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Chemistry LibreTexts


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  • At the end of last week, you learned about claims. It stated in the lesson on claims that they are "probably the single most important part of an academic paper." However, without data a claim will be nothing. This lesson will focus on data. 


    What Is Data?


    To put it simply, data is your evidence. 

    According to Vanderbilt University, it is "evidence which you cite to support your claim.  Like a lawyer presenting evidence to a jury, you must support your claim with facts; an unsupported claim is merely a statement you think is true, but isn't. 

    Data can include: 

    • Facts or statistics: objectively determined data about your topic. (Note: just what constitutes 'objective' may be open to debate.)
    • Expert opinion: the media and our essays are full of learned opinions which you should cite frequently, both to support your argument and to disagree with.  Authors must be quoted and properly cited in your paper.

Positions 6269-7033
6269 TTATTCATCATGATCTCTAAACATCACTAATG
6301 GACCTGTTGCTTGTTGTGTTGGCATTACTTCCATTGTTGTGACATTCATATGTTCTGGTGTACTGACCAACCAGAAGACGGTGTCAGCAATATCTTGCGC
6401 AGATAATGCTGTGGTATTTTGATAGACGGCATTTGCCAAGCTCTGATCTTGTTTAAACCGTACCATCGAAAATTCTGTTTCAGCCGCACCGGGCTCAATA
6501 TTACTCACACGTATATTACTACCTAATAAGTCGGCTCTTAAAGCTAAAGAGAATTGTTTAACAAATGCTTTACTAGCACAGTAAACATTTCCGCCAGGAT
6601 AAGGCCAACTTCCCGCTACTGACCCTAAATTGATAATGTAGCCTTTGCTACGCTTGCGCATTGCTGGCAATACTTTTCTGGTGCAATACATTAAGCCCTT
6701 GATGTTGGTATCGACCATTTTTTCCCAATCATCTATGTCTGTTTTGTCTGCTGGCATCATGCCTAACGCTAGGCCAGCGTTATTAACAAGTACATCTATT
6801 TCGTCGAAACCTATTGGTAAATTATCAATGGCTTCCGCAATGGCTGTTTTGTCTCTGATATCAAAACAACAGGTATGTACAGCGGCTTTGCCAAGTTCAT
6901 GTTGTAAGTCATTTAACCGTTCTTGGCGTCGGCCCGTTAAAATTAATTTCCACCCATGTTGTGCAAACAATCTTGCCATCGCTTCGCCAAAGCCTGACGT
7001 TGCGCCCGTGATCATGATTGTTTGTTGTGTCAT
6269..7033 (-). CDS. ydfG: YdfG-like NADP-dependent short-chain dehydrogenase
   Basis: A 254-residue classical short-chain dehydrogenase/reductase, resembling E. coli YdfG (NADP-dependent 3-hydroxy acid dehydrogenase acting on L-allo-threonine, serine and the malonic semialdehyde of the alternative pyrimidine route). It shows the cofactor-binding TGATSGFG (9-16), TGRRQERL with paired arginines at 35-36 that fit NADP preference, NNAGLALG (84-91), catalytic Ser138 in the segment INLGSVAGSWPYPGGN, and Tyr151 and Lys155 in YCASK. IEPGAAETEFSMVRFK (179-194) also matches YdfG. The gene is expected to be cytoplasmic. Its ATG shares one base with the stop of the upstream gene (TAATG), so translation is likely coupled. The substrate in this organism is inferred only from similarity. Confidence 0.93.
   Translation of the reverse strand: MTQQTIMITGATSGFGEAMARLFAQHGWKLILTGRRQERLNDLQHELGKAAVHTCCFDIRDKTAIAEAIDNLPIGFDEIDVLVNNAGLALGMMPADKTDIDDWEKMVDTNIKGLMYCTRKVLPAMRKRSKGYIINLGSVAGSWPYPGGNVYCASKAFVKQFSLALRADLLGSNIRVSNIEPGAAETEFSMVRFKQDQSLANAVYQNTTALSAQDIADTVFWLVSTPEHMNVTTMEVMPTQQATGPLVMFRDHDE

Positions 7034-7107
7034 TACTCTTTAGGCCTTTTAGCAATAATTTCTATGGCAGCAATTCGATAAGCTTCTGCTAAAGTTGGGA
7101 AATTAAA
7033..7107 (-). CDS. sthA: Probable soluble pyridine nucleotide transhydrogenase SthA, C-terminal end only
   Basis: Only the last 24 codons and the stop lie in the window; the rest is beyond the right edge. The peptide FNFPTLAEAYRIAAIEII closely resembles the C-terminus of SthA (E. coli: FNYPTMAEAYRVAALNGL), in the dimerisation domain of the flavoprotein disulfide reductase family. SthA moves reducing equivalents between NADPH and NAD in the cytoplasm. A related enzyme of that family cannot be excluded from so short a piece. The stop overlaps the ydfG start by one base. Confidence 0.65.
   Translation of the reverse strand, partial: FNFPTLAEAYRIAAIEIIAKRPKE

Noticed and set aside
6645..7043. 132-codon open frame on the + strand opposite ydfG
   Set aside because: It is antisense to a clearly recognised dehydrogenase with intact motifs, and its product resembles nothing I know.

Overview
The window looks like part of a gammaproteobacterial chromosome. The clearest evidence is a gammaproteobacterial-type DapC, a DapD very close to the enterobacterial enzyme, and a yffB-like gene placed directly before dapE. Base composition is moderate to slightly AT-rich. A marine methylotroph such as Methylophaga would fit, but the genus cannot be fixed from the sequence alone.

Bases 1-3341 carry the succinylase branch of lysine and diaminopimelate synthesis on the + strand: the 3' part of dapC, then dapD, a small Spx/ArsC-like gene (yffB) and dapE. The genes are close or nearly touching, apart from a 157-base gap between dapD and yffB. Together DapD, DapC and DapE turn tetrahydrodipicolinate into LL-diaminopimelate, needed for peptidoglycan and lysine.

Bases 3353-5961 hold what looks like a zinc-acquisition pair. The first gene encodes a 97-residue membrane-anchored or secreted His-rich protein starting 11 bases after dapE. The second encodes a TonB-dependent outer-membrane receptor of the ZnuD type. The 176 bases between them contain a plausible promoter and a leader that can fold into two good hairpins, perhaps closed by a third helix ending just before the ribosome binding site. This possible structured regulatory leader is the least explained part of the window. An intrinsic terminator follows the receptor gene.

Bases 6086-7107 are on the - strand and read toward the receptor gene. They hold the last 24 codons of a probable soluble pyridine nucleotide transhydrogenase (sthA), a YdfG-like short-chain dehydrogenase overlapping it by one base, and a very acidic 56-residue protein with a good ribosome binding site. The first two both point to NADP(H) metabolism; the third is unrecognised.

• Personal anecdotes: the most difficult kind of data to use well, for doing so requires a persuasive argument that your own experience is objectively grasped and generalizable. Personal experience can, however, help bring an argument to life."


     CRAAP and Data

    In persuasive writing, and ALL writing for that matter, it is important to have good data. Having data that is inaccurate is just as bad as having no data at all. With so much information avaliable to us now, it is important that you are able to decide which data is good and which data is bad.

    CRAAP can be used to help you evaluate the sources used for your data.

    • Currency
    • Relevance
    • Authority
    • Accuracy
    • Purpose
    Watch the video to the right to discover more about this.


    Western University. 9 Jan. 2014.

    Vanderbilt University. 9 Jan. 2014.